These are positive developments both for Cuba and the United States. The US stalemate with the island—in effect since the early 1960s—had long lost its political efficacy. If anything, the unyielding US position has proven counterproductive, leading to missed opportunities to normalize relations. A more open approach to the island will likely facilitate Cuba’s transition to a more democratic era.
A Changing Cuba?
Over the last ten years, Cuba has made halting and unsteady, yet irreversible progress towards a more liberal economic and political society. In early 2013, de facto head of state Raúl Castro announced that he would surrender power in 2018. He also appointed 54-year old Miguel Diaz-Canel as first vice president, implying that a man who had yet to be born when Fidel Castro took Havana would be Cuba’s next leader.
The exit of Raúl, the emergence of a younger, less ideological generation of leaders, and the incessant, if slow transition to a market economy combined to create an opportunity for Washington to normalize relations with Havana. In fact, such normalization would reinforce current trends.
The Economist has reported that “much of Cuban farming” has been privatized, while the New York Times highlights a burgeoning private sector. But both new-guard politicians and entrepreneurs will need help sustaining momentum. President Obama’s approach, along with the potential easing of the embargo, would make the momentum of private consumption difficult to stymie. The Castros’ success in containing reform momentum owed much to personal allegiance and veneration. Their successors will not stand a chance against Beyoncé.
A Clear Opportunity
While Cuba has taken tentative but important steps towards liberalization, anachronistic foreign policy has prevented the US from meeting the island halfway, and steering it towards democracy. US foreign policy can already be implicated in one missed opportunity to normalize relations. The fall of the Soviet Union in 1991 pulled the rug out from under the Cuban economy, and then-President Fídel Castro was forced to slowly implement market-oriented reform.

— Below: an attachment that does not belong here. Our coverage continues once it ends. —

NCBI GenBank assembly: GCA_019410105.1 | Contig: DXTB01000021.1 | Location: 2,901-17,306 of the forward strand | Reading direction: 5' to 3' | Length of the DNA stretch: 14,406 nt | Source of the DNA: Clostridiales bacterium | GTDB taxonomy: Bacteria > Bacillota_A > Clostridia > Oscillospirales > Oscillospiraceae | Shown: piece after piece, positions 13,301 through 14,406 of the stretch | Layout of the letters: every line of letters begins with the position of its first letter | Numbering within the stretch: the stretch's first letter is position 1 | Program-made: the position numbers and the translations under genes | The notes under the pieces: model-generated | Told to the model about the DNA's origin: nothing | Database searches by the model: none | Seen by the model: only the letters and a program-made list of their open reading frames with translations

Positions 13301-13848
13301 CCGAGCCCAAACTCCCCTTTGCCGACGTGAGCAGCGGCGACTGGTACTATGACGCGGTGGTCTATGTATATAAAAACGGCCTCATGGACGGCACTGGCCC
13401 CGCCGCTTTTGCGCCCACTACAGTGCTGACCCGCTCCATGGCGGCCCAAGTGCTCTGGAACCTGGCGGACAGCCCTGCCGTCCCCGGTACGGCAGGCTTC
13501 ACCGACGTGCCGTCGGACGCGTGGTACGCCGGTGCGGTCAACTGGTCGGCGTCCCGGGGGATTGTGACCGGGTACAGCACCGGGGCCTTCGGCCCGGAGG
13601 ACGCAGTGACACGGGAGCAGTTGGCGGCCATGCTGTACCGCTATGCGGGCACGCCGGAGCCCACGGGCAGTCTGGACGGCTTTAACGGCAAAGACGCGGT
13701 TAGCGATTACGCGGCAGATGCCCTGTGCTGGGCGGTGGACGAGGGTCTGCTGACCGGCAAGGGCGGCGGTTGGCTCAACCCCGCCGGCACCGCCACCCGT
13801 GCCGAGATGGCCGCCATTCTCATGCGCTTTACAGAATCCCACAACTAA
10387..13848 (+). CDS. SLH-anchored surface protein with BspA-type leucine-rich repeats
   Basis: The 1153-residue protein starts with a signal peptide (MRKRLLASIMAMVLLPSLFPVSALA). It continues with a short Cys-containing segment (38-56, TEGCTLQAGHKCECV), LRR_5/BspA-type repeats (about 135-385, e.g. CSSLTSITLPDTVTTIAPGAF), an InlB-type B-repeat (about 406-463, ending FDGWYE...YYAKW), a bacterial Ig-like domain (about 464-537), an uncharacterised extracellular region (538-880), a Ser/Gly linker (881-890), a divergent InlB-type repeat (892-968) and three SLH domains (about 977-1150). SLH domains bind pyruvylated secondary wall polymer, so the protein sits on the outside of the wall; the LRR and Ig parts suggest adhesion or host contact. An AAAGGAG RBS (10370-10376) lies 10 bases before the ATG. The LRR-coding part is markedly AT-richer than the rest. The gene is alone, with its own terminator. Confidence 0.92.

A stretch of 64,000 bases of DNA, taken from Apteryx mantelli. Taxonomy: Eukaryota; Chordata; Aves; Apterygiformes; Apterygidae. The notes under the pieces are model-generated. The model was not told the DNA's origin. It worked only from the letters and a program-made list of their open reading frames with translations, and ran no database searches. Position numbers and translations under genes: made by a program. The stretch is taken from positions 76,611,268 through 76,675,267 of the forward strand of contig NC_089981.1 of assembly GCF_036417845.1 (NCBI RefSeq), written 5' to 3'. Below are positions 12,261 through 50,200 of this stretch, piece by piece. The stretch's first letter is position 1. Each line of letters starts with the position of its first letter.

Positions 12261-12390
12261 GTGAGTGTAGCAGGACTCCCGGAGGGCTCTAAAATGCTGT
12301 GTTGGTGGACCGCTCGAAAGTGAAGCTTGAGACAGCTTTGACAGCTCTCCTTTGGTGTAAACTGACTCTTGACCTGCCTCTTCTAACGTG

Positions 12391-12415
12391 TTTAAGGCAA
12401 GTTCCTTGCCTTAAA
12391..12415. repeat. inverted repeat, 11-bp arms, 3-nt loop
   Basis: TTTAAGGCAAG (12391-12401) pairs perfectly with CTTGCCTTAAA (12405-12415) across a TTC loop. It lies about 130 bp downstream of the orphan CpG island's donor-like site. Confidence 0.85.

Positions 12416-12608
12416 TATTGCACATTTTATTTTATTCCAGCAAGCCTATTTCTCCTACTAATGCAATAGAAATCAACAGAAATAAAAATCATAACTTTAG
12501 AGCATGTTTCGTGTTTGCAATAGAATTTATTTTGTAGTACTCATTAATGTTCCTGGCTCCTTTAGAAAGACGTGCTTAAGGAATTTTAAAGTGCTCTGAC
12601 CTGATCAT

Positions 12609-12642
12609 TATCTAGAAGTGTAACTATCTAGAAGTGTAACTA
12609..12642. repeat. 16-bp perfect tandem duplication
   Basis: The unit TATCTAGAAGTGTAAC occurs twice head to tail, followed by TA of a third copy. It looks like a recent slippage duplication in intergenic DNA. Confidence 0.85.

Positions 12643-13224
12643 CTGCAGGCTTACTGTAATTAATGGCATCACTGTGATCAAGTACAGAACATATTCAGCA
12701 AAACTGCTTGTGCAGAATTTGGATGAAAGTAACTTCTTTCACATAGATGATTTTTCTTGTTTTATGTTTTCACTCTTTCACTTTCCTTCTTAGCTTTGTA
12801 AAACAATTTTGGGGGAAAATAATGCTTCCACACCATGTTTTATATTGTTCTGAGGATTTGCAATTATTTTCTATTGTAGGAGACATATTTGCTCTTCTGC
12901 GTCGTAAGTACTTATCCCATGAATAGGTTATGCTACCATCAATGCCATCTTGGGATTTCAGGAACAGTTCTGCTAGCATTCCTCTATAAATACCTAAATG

Rather than encouraging these reforms, the US Congress enacted a series of strict laws, culminating in the Helms-Burton act of 1996. This law requires a series of stringent reforms that must be addressed before the embargo can be lifted. Similar reforms have not been required of other American partners, including China, Saudi Arabia, and Vietnam.
The philosophy at the time was to further isolate Castro and to spike the final nail into the regime’s coffin. Instead of facilitating Cuban reform, however, the US left Castro exposed only until a new sugar daddy emerged in the form of Hugo Chávez and the Bolivarian Republic of Venezuela in 1999.
Fifteen years later, Venezuela may be running out of sugar. Caracas has faced deteriorating macroeconomic conditions for years, marked by spiking inflation, shortages and mounting debt. Social unrest and plummeting oil prices have rendered Venezuelan stability ever-more tenuous. Soon enough, Caracas will be pushed towards fiscal consolidation, and the country’s generous Caribbean energy policy could be on the chopping block.
Without Venezuelan support, the Cuban economy would face severe duress. The island will need help from somebody. The breaking news of December 17 suggests that The United States of America is finally prepared to be that someone.
The US would do well to seize this opportunity. If it does not, it is entirely possible that someone else will. China, for example, is intrigued by the potential of Cuban off-shore oil, and has been known to finance projects in the Caribbean of far less net-present-value. Beijing could eventually intervene on Havana’s behalf, and any financial support would not be contingent upon political reform.
Time to Get It Right
Soon Cuban policy will no longer be dictated by 1960s revolutionaries. US policy should no longer be composed by cold warriors. Cuba’s transition will not be easy, it will not happen overnight, and the process will be fraught with errors. Normalization will not be smooth from the US side either. As a legal matter, the embargo is ultimately in the hands of congress, where a number of representatives remain deeply suspicious of Havana.
However, the developments of December 17 portend improved communication between Cuba and the US. Overall, the island will enjoy exponentially improved odds of a successful transition if it can count on the United States as a friend, mentor and benefactor.
And who knows, maybe the US will be able to export a few more Che Guevara tee-shirts along the way.